Babies like contrasts—shapes, bold colors or black and white. They enjoy photographs…and the rhythm of the voice who shares them. Milne knew abut rhythm for babies. When We Were Very Young, where Jonathan Jo with his mouth like an O and James James Morrison Morrison Weatherby George Dupree reside, are perfect. Goodnight Moon, the standout baby picture book classic, never fails. The art and repetitive rhythm work in perfect harmony, and the book is read again and again to the youngest set.

As children get older, add more busy-ness to their books. Toddlers like to point out items on a page. That’s why Richard Scarry is a classic. Read them stories with repetition or rhyme so they can chime in. Karen Beaumont’s Baby Danced the Polka has toddlers shouting animal names with each new page.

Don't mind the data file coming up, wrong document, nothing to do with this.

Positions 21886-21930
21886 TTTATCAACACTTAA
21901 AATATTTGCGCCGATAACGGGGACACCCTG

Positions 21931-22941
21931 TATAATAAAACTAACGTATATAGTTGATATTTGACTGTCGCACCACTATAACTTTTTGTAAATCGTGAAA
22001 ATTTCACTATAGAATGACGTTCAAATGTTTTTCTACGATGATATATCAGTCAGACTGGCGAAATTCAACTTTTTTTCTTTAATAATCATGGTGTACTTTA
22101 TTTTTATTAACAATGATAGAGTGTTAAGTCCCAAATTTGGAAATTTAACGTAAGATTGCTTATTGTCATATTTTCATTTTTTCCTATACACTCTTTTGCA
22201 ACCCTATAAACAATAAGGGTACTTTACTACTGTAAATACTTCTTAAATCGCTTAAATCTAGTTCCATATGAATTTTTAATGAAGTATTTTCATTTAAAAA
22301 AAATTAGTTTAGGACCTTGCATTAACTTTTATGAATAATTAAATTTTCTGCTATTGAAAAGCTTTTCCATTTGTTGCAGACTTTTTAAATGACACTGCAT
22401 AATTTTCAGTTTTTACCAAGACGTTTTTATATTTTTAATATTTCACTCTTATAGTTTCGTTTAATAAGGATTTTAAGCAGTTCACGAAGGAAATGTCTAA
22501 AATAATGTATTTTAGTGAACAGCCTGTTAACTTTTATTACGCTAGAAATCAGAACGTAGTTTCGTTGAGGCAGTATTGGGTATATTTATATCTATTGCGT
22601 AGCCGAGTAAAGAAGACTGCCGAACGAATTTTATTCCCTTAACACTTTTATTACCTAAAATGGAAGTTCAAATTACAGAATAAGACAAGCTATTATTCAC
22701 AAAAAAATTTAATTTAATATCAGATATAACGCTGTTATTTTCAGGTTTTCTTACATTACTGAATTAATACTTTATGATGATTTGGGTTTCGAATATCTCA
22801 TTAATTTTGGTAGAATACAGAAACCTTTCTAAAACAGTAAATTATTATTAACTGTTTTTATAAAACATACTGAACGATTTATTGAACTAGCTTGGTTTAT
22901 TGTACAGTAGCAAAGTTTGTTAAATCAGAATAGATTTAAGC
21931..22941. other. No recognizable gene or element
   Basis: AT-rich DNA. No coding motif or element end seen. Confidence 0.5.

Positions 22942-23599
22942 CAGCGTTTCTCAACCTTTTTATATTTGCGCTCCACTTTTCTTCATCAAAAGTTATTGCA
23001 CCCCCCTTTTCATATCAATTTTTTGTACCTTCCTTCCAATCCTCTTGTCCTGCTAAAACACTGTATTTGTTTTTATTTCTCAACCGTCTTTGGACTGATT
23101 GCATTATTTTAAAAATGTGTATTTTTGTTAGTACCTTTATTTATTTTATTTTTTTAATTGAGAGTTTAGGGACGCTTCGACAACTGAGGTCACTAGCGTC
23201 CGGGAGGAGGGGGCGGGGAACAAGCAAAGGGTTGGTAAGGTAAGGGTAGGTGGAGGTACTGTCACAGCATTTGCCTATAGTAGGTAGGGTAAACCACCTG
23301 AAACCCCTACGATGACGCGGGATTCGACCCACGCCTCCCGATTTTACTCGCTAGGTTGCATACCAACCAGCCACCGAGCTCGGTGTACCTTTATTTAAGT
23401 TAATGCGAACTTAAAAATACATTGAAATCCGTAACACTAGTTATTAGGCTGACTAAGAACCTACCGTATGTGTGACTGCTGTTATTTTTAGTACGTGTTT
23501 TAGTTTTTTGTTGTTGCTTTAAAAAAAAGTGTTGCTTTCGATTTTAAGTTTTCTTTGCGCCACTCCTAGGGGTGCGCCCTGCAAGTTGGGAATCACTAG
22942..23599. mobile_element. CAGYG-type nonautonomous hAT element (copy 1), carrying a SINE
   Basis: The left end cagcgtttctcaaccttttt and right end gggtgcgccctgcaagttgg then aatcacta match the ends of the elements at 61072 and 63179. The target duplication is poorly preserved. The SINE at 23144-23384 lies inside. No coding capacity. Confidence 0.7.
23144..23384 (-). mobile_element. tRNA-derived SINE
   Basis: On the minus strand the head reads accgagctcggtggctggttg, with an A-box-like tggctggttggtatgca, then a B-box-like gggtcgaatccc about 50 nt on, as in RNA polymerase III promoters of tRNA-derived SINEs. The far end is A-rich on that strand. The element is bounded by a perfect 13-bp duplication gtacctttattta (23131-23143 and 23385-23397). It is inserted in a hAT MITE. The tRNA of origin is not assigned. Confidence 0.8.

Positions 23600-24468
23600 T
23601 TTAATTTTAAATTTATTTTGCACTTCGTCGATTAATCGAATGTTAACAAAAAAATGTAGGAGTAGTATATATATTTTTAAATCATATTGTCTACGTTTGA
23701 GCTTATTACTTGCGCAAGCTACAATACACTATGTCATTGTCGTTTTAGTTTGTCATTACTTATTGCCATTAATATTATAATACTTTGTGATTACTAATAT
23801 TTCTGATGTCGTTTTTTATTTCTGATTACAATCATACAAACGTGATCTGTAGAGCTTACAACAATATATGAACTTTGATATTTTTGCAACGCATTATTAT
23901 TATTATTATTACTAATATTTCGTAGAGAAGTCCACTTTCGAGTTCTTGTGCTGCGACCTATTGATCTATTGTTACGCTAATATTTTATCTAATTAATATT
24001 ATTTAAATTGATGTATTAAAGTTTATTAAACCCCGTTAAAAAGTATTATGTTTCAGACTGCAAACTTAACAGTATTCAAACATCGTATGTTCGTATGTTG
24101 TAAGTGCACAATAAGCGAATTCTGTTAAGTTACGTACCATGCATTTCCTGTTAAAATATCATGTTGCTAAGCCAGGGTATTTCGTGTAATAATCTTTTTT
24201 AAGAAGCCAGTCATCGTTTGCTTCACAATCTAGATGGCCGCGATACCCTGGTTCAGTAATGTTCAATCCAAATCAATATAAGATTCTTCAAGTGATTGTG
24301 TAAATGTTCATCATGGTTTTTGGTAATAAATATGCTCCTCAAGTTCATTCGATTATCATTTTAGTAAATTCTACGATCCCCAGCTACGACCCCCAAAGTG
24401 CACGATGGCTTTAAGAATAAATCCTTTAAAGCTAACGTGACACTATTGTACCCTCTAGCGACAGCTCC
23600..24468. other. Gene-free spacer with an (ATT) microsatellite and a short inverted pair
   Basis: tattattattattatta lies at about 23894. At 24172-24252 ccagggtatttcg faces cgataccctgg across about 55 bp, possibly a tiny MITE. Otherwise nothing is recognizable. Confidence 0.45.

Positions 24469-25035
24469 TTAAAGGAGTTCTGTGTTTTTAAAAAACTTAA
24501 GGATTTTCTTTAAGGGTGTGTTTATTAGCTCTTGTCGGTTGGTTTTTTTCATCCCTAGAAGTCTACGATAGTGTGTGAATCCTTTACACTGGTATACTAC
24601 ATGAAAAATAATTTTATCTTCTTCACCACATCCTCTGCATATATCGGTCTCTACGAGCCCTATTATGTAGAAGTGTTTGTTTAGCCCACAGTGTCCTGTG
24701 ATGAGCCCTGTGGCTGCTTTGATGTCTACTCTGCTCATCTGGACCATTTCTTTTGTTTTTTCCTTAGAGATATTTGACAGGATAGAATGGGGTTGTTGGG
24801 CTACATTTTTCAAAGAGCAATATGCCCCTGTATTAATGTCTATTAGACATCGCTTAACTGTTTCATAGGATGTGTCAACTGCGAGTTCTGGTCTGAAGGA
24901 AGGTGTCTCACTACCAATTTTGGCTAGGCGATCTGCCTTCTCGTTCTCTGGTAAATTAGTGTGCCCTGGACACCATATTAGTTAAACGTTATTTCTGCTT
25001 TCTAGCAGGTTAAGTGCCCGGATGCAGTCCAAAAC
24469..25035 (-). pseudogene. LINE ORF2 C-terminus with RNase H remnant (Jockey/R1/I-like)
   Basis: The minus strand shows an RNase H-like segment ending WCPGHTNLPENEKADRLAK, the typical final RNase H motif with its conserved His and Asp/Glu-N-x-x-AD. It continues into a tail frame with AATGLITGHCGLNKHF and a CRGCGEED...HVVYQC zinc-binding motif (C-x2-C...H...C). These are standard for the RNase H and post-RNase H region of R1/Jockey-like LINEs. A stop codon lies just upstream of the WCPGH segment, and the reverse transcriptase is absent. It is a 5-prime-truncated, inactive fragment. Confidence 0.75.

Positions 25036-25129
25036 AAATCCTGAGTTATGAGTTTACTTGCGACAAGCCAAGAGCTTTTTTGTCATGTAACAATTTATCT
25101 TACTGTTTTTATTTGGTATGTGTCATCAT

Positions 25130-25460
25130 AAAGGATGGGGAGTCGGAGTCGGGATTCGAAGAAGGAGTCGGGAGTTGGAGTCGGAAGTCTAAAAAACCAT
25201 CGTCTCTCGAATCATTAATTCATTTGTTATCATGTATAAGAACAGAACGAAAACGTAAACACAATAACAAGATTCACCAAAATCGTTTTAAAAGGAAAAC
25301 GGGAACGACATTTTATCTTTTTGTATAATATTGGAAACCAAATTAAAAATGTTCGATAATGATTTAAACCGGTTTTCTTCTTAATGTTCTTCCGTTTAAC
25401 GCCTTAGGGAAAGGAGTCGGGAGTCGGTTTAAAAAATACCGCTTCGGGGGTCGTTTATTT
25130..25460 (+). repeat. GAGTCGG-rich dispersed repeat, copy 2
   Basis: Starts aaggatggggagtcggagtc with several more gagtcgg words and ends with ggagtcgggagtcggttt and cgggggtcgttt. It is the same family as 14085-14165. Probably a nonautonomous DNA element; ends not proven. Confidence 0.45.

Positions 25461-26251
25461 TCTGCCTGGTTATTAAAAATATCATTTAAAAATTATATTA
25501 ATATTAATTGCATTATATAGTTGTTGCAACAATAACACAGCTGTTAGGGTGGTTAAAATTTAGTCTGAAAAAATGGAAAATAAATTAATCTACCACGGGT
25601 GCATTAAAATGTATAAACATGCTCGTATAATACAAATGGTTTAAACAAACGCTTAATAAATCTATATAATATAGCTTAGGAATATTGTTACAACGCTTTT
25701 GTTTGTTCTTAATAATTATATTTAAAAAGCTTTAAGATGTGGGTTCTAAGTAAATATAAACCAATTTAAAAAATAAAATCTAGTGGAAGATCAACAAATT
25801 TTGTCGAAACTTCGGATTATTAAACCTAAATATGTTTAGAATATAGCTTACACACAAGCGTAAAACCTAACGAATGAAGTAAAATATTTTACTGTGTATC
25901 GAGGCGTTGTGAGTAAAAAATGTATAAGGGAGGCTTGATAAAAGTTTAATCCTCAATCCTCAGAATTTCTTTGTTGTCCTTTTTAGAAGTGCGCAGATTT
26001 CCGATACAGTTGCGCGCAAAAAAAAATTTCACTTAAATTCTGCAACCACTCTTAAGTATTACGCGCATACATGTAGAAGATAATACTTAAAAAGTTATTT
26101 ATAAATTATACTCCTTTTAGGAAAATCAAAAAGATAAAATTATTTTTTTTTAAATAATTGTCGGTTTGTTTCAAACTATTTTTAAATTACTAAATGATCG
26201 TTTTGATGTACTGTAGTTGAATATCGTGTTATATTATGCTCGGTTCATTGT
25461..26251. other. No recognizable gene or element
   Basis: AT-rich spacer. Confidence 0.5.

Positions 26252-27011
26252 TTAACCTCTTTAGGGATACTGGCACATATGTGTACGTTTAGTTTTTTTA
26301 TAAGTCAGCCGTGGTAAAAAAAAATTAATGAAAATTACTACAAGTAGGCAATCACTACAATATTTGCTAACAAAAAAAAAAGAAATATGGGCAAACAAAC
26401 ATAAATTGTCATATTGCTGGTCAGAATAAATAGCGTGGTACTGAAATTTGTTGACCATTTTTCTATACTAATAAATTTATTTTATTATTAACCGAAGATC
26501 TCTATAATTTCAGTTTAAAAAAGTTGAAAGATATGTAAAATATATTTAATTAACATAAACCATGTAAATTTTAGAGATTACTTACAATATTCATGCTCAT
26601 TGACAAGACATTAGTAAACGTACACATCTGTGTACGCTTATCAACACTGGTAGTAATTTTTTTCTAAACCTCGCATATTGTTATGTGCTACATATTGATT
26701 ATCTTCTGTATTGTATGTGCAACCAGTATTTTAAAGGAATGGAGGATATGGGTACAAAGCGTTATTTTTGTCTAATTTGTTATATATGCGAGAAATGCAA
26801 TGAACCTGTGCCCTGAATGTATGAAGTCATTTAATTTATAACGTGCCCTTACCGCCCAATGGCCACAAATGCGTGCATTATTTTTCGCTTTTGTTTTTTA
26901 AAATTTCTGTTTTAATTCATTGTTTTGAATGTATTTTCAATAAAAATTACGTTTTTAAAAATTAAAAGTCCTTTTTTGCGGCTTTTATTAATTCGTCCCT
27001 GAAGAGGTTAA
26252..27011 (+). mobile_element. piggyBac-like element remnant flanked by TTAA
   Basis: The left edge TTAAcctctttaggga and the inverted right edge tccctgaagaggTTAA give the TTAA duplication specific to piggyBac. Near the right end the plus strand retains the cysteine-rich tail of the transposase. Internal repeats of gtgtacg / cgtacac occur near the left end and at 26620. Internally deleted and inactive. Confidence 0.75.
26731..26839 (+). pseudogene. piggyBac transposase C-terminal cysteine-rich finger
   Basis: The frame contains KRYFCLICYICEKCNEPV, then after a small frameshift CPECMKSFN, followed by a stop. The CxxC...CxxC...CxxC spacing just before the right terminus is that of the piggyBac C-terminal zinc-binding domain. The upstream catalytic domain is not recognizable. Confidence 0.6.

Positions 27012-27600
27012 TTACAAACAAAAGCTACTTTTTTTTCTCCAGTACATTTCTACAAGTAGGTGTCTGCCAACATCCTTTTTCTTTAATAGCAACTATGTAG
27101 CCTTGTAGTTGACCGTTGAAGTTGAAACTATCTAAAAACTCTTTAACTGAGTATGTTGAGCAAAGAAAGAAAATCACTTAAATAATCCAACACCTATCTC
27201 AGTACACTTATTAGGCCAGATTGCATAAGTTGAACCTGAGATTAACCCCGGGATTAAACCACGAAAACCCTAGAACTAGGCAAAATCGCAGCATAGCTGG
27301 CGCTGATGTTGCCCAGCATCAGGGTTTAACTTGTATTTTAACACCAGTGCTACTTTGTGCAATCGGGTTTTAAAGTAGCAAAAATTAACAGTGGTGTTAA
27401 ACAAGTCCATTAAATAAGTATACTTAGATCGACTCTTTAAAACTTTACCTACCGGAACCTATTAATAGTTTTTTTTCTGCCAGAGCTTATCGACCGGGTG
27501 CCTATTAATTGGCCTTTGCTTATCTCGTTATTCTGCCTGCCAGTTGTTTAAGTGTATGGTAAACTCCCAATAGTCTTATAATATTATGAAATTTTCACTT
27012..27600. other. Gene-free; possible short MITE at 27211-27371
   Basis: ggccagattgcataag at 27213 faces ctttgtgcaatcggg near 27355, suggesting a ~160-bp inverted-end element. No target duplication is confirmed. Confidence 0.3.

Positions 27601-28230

Nothing beats a good tale as children get older. Bob, by Tracey Campbell Pearson and Don’t Fidget a Feather by Erica Silverman are picture books I can count on for success whether I’m reading to one child or to a crowd. They happen to be humorous stories–in pictures and in words–but the important thing is that the text can hold the attention. In my years as a bookseller I’ve seen that appealing illustrations will cause one to pick up a book in the first place, but engaging text is required for it to be chosen year after year.

I don’t believe there is a recipe for a good picture book. The partnership between text and art –each supporting the other–is essential. Children are not fooled by ‘cute’ without a good tale. There is simply no way to get around rich text with illustrations to match.

Valerie Lewis. Co-owner, Hicklebee’s Bookstore. Valerie and Walter’s Best Books for Children: A Lively, Opinionated Guide, 2nd Edition (with Walter Mayes). HarperResource, 2004.